Thoughts on the Riots

Unwanted echo of the 80s as riots return to our cities

It’s been an awful week of violence and wanton destruction on our streets. I won’t have been the only one glued to 24 hr news late towards dawn on those four nights of chaos. I won’t have been the only one who welcomed rain back to Manchester on Wednesday like a returning protector. It’s been an awful week and thoughts are particularly with those who have suffered loss of life or injury, loss of their home, business or job.

It’s not been a good week for the London Police, the Justice System or Public Authorities; but it’s been wretched for this deplorable Conservative Government and Comotose Clegg. We need them to do a lot better.

What we know.

On Thursday in Tottenham a man suspected with criminal connections is shot dead in his car by police and has in his possession a gun. (Read for local MP, David Lammy’s account of how rumours developed and the response from police that should have been so much better)

On Saturday – Family and members of the community demand answers from the local police station and there is dissatisfaction with the response or lack of it. From there we know that anger escalated into a riot with subsequent looting and burning of properties. This spreads to nearby areas of Wood Green.

On Sunday the disturbances spread further in London and escalate in Brixton, Hackney, Walthamstowe and Enfield. At this stage the focus is on confrontation with the police and the level of frightening violence is escalating. Opportunistic looting becomes endemic. It emerges that pretty much the whole of Government is away on holiday in an unprecedented deriliction of duty. Cameron, Clegg, Boris Johnson, Theresa May, George Osborne all away creating a vacuum of political leadership.

By Monday night it was clear things were out of control in London and copycat incidents were spreading beyond London. The overwhelming impression provided by 24 hr news was either the police were static or late providing a response for instance in Ealing. These images and reports were being broadcast all over the world, particularly burning businesses in Enfield (Sony) and Croydon (Reeves).

On Tuesday, we start to see Government ministers return from their holidays and we predictably hear the words “unacceptable” and “we will not tolerate” a lot. Manchester forced to loan a hundred police to London and in the evening, Manchester gets hit. By now it is no longer about confronting the police, it’s organised mob burglary.

Wednesday The surge in the rogue’s gallery of faces caught on CCTV becomes a flood. And the rain threatens a flood of a more conventional nature. The riots seem to have run their course and parliament meets to take the credit. Was it worth the expense of flying all those MPs back; too soon to make a measured response and for ministers, too late to call for the police to get serious? In the event we were subjected to six hours of ‘awfulising’ (=1001 different ways of condemning the criminal behaviour).

What have we learned?

The riots were not caused by the cuts. Labour’s policies in Government failed to address an unequal society and it’s not clear to me that Gordon Brown in particular had an instinct or analysis for places like Harringey.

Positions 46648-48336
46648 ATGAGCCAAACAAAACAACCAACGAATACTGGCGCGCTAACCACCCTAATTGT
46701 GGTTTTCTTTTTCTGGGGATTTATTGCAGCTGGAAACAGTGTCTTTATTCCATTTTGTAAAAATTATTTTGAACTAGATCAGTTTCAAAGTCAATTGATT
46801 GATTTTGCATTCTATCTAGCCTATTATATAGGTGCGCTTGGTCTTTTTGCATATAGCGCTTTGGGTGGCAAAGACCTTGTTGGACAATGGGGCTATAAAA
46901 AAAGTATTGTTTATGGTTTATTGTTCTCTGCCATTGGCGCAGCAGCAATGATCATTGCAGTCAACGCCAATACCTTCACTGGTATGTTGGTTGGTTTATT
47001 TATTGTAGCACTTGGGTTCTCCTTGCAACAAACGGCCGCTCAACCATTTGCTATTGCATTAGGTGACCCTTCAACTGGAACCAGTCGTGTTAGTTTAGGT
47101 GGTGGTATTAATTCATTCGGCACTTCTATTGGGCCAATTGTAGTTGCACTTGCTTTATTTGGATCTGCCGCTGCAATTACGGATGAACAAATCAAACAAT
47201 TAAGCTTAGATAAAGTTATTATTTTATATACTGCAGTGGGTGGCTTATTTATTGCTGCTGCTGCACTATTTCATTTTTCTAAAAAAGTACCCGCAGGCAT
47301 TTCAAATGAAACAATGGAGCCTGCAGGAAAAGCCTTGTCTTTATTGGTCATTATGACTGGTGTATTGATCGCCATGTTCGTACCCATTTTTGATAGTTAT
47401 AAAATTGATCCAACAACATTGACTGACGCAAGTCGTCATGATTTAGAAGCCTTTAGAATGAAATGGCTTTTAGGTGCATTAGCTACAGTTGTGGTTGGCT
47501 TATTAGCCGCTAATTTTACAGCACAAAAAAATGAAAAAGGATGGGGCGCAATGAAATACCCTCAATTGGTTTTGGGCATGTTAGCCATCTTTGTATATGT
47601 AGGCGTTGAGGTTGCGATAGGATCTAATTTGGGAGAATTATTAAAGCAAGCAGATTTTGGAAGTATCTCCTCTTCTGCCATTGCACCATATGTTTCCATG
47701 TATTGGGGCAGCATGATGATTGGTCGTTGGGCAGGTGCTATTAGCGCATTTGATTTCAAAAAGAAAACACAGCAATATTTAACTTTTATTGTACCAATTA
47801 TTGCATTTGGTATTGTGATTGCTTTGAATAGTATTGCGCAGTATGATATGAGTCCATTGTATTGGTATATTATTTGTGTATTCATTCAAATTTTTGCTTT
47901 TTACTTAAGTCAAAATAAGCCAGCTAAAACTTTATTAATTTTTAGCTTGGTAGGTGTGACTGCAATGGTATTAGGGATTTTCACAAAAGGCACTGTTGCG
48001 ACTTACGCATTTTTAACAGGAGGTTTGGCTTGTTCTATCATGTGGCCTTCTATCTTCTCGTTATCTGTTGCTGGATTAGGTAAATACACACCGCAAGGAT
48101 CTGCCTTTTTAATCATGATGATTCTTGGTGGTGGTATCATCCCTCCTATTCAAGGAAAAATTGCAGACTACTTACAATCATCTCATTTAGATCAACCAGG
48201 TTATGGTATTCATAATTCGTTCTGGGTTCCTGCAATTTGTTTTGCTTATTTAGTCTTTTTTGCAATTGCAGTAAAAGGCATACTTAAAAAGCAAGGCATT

But the cuts are going to make it more difficult to tackle.

The riots were not caused by Health and Safety Regulation or by the Human Rights Act. Cameron is on another planet if he thinks they were.

Policing of Tottenham in those first days was bad. Whether this was as a consequence of sensitivity or a lack of leadership / morale in the met, I don’t know, but ultimately it gave a signal to the rest of London and the wider country that there was a good chance rioting could be profitable.

Neither the Parliament nor the media nor London’s Metropolitan Police are capable of the moral leadership that they should be offering whilst so many have been tainted by their own disregard for any sense of propiety. How can MPs who ‘looted’ their own plasma TVs or even garden sheds from the expense office make any contribution that people will listen to? Some believe corruption at the top of our society has had an impact on the readiness to loot displayed by so many. Whether this was true, who can say? But it obviously does compromise our ability to repair our damaged communities. It would be good to see the remaining dregs from that shameful time do the right thing and make it clear they’re not standing again. And yes I am still angry over the expenses scandal!

However, there has been much that is positive to take forward from the aftermath. At last young people in deprived areas are being given a voice. Too often in the past it’s been professionals with a vested interest but at last we’re getting to hear the authentic voice. We may not like what we hear but at least we’re hearing it. If we can address the roots of these issues and work with communities rather than making gestures to feel good about ourselves. we could be onto something at last.

I’ve been quite impressed with Ed Miliband this week. He’s avoided the knee-jerk in favour of a considered response. Cameron is pursuing gimmicks, but even here there’s positive, he now knows that the risk of ignoring forgotten areas is that they come back to haunt him. But finally I want to pay tribute to the police in Greater Manchester. Everything I’ve seen suggests that they got the policing of Manchester and Salford exactly right with the resources available to them. I worry that the courts and housing associations are getting caught up in a febrile atmosphere. I want to see the arsonists and ringleaders given appropriately heavy sentences but we need to keep a sense of proportion when it comes to the stupid kids on the periphery. But it’s clear the police have done a fantastic job in identifying and preparing the cases in the aftermath.





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